Pxiii... He wanted them to learn how to discipline without humiliating, how to criticize without demeaning, how to praise without judging, how to express anger without hurting, how to acknowledge rather than argue with their feeling, perceptions, and opinions. How to respond so children would learn to trust their inner reality and develop self-confidence.

Chap 2: The power of words Better ways to encourage and guide
p32 The single most important rule is that praise deal only with chi...more
Lara
I skipped straight to Chapter 6 for the information on dealing with sibling envy. We are *really* struggling with that right now, so here's hoping some communication changes help us.

Update: I have since read the book in its entirety, and there are a lot of things I really liked about it. Most notably: (1) the reminder that a parent's job is to support the child, not to tear the child down, and the importance of remembering this when working through challenges, and (2) rephrasing one's redirectio...more
Cindy
With one small exception I am really liking this book, and wishing I'd read it 22 years ago!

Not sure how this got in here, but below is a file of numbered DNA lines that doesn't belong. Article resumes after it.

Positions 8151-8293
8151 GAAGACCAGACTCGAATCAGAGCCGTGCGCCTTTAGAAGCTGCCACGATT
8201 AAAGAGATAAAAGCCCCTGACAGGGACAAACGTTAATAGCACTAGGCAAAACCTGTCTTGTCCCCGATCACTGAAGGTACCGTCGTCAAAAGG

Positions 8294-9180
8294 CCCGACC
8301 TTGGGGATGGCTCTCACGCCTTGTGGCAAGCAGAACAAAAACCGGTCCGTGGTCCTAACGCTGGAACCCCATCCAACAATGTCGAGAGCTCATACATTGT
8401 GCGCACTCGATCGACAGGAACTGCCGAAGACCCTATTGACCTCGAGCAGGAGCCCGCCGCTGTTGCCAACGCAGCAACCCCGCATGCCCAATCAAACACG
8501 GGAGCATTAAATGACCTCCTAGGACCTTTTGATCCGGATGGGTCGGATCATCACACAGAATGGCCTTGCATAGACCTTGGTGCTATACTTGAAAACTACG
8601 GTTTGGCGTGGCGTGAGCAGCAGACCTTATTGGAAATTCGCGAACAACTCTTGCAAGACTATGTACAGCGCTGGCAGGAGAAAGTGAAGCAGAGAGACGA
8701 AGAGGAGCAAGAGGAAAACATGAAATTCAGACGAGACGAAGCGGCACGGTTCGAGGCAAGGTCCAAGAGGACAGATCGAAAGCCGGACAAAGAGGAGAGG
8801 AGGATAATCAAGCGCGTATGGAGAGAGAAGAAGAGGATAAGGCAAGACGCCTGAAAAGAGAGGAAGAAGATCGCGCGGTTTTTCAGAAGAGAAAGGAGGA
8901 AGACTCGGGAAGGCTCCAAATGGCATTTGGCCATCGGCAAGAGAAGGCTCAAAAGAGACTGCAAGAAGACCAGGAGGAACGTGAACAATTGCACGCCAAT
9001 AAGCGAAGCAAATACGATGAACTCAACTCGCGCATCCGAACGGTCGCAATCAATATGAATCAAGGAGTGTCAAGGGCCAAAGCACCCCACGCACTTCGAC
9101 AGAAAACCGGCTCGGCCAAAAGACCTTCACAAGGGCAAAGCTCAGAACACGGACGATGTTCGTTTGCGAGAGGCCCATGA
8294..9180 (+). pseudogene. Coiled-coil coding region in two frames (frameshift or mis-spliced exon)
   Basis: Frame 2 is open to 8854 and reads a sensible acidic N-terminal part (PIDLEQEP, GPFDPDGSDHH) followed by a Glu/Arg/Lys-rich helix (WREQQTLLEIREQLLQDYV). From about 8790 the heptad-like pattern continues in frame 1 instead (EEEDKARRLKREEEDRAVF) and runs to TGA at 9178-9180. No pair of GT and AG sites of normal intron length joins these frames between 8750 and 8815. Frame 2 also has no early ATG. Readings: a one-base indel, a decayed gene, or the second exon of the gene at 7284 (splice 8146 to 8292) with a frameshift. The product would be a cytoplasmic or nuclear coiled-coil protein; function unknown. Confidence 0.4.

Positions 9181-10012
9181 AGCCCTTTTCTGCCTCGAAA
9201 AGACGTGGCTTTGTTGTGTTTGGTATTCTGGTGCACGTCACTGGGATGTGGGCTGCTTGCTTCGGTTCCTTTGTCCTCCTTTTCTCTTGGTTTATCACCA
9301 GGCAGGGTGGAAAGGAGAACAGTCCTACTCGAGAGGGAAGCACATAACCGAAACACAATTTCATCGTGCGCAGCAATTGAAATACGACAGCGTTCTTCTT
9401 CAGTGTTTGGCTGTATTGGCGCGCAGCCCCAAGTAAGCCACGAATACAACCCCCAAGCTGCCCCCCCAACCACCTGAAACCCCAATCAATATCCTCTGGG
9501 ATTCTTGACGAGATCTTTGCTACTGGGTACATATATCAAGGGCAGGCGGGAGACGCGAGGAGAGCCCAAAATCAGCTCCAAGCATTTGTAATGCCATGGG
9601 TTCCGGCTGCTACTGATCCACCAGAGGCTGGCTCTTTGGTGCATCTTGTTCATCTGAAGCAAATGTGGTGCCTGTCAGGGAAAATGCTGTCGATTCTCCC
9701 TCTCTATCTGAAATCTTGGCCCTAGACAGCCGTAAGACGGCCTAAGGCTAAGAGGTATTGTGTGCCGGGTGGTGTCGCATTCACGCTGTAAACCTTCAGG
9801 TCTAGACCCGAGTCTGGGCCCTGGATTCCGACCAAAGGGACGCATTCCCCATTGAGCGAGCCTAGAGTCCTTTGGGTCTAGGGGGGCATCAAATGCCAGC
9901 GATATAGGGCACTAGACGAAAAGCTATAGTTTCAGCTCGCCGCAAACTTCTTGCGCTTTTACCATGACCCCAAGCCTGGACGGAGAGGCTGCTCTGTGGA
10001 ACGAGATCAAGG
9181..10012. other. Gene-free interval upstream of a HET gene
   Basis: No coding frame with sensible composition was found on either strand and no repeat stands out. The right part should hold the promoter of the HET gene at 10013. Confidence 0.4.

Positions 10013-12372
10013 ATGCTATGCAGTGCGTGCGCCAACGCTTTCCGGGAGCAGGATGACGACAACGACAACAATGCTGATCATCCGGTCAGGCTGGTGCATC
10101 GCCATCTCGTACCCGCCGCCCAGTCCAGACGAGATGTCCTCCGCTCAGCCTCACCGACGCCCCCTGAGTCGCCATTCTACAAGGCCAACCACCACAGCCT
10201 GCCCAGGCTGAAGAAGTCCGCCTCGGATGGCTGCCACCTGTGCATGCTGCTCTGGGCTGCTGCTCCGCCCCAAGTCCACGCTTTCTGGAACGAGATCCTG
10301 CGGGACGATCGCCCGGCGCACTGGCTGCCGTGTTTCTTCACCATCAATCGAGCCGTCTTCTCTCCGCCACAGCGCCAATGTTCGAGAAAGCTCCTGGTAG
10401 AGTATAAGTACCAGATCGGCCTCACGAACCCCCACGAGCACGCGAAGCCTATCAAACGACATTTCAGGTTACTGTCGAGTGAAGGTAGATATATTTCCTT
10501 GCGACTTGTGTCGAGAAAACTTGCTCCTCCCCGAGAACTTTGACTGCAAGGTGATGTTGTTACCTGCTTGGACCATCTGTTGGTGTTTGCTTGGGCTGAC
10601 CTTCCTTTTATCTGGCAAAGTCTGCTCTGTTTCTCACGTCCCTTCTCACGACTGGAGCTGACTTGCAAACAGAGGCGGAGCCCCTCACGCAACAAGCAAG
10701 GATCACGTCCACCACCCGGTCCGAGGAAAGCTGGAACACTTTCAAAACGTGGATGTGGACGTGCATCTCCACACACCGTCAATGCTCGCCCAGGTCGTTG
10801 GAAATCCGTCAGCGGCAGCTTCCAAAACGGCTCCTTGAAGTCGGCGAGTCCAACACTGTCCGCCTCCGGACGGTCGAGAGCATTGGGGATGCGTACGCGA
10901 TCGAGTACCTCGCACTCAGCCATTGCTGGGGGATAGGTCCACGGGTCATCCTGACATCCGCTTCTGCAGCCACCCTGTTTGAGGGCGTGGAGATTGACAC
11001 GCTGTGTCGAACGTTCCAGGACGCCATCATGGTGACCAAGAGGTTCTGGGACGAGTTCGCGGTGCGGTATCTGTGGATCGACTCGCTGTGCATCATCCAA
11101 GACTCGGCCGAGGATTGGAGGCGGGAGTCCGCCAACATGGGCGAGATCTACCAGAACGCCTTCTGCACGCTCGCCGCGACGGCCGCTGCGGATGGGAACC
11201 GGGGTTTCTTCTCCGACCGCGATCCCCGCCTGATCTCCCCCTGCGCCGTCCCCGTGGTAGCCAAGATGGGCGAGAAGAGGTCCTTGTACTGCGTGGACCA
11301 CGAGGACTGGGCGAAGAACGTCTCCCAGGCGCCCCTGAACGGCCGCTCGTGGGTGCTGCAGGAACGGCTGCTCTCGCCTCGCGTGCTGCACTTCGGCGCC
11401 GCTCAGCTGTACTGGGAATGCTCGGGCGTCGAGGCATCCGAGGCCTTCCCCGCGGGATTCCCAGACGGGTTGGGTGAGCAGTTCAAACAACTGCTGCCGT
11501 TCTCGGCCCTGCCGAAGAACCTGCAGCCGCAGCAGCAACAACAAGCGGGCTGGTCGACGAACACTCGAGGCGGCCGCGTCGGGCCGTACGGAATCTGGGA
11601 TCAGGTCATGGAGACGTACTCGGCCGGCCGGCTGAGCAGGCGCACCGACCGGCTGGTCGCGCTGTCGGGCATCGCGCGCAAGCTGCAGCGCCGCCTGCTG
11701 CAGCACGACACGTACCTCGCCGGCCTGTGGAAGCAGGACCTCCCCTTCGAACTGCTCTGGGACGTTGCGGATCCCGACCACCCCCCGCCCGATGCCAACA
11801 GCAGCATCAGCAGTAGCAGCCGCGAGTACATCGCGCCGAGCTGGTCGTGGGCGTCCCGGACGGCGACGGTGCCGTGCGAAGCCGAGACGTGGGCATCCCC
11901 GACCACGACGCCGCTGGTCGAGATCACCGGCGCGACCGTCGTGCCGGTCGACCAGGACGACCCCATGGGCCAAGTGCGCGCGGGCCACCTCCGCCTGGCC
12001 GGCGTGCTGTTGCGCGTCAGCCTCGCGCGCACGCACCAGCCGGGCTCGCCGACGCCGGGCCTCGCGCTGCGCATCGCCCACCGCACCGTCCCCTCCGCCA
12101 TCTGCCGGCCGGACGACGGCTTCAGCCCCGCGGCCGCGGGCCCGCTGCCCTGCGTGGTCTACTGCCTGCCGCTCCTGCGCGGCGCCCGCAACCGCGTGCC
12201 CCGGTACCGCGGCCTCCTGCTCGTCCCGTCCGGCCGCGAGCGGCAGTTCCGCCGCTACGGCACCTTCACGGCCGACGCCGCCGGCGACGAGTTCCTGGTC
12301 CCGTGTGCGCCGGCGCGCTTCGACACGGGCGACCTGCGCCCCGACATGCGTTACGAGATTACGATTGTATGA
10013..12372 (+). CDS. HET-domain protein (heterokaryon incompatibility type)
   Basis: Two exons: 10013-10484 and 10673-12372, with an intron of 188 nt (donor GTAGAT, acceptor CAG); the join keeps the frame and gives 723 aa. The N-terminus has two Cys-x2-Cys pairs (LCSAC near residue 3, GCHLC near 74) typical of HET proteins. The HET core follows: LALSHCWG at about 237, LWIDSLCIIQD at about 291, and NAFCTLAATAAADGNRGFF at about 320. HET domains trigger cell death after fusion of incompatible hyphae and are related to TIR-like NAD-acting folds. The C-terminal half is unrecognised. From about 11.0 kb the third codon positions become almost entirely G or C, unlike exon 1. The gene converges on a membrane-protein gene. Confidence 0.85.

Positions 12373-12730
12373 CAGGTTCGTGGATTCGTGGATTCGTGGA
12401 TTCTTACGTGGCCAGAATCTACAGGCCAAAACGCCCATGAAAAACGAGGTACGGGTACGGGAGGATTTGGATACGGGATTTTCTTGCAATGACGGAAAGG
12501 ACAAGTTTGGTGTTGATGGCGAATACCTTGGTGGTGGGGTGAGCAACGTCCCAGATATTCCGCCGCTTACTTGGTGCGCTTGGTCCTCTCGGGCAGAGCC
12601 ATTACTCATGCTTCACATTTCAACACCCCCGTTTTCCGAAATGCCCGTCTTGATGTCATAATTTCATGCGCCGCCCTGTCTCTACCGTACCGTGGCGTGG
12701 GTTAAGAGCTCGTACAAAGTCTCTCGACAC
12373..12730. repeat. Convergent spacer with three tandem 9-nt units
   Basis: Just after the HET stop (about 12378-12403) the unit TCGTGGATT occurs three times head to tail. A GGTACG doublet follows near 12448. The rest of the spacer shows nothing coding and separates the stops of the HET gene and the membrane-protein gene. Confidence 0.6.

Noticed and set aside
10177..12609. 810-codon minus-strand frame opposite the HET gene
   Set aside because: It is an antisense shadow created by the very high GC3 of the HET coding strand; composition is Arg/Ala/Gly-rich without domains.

Cindy
A parent must have book! As a parent of two I highly recommend this book to help you come out of the parenting in the darkness feeling that you might be living with. Ginott presents a way to communicate with your children rather than what you might have been resorting to , screaming or just plain ignoring them and their bad behavior. A number of the ideas that are proposed in the book may seem simple to you and you will begin to wonder why you have forgotten to speak that way to your children. I...more
Krista
Very, VERY thought-provoking. Even when I disagreed with Dr. Ginott (whose last name I'd love to know how to pronounce), it was generally over the implementation of a principle, not the principle itself. His approach kicks the casual, reactionary, parent-child dialogue rather out the door, and it took me a little while to really understand what he was saying.

The biggest concept I took from his book is summarized like this: parents provide physical first aid for physical injuries, but we *also* n...more
Bonnie Brien
I actually took notes while reading, which took me back to college days, but I learned a few great things about parenting. However, I felt like there was no information about, "Well, what if what you suggested doesn't work?" making it seem like kids will be so compliant once you communicate correctly. Yeah right. A lot of info seemed to be for older kids (than mine) but I can apply some info now. Two irritations: the counsel on clothing (sorry, I'm not going to let my daughter dress like a whore...more
Jonathan-David Jackson